On 5 July Jan Willem Wiegman is graduating from TU Delft with his research into power-generating windows. The Applied Physics Master's student calculated how much electricity can be generated using so-called luminescent solar concentrators. These are windows which have been fitted with a thin film of material that absorbs sunlight and directs it to narrow solar cells at the perimeter of the window. Wiegman shows the relationship between the colour of the material used and the maximum amount of power that can be generated.
Such power-generating windows offer potential as a cheap source of solar energy.
Wiegman's research article, which he wrote together with his supervisor at TU Delft, Erik van der Kolk, has been published in the journal Solar Energy Materials and Solar Cells.
Windows and glazed facades of office blocks and houses can be used to generate electricity if they are used as luminescent solar concentrators. This entails applying a thin layer (for example a foil or coating) of luminescent material to the windows, with narrow solar cells at the perimeters. The luminescent layer absorbs sunlight and guides it to the solar cells at the perimeter, where it is converted into electricity. This enables a large surface area of sunlight to be concentrated on a narrow strip of solar cells.
The new stained glass
Luminescent solar concentrators are capable of generating dozens of watts per square metre. The exact amount of power produced by the windows depends on the colour and quality of the light-emitting layer and the performance of the solar cells. Wiegman's research shows for the first time the relationship between the colour of the film or coating and the maximum amount of power.
A transparent film produces a maximum of 20 watts per square metre, which is an efficiency of 2%. To power your computer you would need a window measuring 4 square metres. The efficiency increases if the film is able to absorb more light particles. This can be achieved by using a foil that absorbs light particles from a certain part of the solar spectrum. A foil that mainly absorbs the blue, violet and green light particles will give the window a red colour. Another option is to use a foil that absorbs all the colours of the solar spectrum equally. This would give the window a grey tint. Both the red and the grey film have an efficiency of 9%, which is comparable to the efficiency of flexible solar cells.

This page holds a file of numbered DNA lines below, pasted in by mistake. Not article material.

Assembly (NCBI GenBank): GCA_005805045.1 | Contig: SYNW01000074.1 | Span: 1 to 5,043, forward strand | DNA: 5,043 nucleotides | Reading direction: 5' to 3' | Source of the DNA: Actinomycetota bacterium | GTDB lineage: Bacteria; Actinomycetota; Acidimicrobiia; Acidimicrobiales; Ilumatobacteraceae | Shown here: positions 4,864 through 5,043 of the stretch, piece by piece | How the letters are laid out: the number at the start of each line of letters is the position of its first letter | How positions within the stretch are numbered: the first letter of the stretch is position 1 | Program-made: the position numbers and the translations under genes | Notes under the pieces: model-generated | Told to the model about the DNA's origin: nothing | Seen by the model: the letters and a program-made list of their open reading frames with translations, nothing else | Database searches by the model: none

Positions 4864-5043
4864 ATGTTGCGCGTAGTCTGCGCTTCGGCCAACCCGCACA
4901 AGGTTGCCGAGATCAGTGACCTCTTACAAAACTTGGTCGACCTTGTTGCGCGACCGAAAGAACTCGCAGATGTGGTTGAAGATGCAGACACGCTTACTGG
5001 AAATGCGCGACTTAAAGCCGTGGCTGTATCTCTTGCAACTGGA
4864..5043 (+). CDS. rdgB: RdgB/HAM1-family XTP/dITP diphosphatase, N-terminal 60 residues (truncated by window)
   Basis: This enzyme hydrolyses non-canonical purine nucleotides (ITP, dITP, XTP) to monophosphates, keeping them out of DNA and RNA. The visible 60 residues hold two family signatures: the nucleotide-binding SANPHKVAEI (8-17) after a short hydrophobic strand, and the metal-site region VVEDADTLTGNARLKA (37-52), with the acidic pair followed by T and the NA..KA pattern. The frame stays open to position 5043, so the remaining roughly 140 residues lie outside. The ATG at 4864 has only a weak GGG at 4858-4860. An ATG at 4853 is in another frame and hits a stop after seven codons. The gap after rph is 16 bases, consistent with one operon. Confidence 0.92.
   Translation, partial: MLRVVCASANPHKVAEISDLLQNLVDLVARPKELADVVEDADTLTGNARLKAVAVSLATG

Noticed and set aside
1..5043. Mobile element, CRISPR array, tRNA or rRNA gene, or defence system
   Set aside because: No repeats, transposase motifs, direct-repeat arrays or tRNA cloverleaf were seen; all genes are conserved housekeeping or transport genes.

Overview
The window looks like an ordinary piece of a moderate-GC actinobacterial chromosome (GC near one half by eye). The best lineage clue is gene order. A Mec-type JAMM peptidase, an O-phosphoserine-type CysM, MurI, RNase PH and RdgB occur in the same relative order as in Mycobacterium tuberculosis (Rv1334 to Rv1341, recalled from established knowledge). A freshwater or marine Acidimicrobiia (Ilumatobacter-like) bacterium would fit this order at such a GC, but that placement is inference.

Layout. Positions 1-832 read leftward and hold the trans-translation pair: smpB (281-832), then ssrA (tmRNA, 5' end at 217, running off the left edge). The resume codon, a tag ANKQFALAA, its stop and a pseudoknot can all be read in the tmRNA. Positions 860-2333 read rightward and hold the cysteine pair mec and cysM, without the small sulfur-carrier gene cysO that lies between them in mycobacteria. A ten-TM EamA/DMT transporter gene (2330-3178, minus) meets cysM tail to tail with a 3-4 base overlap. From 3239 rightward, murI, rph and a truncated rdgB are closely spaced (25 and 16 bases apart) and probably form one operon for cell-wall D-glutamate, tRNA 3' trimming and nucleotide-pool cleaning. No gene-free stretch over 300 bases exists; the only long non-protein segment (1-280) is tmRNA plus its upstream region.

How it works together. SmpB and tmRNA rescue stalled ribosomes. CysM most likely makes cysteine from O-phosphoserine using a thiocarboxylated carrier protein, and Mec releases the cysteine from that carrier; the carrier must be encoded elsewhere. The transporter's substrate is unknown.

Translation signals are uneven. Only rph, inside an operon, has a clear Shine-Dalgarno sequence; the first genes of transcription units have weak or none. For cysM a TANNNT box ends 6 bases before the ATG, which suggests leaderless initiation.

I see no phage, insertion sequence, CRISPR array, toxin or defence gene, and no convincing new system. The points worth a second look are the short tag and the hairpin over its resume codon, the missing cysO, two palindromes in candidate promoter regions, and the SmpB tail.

Wiegman's research has also shown the importance of a smooth film surface for the efficient transport of light particles to the perimeter of the window as they are then not impeded by scattering between the film and the window surface.
The research into power-generating windows is in keeping with the European ambition to make buildings as energy neutral as possible. Luminescent solar concentrators are a good way of producing cheap solar energy.
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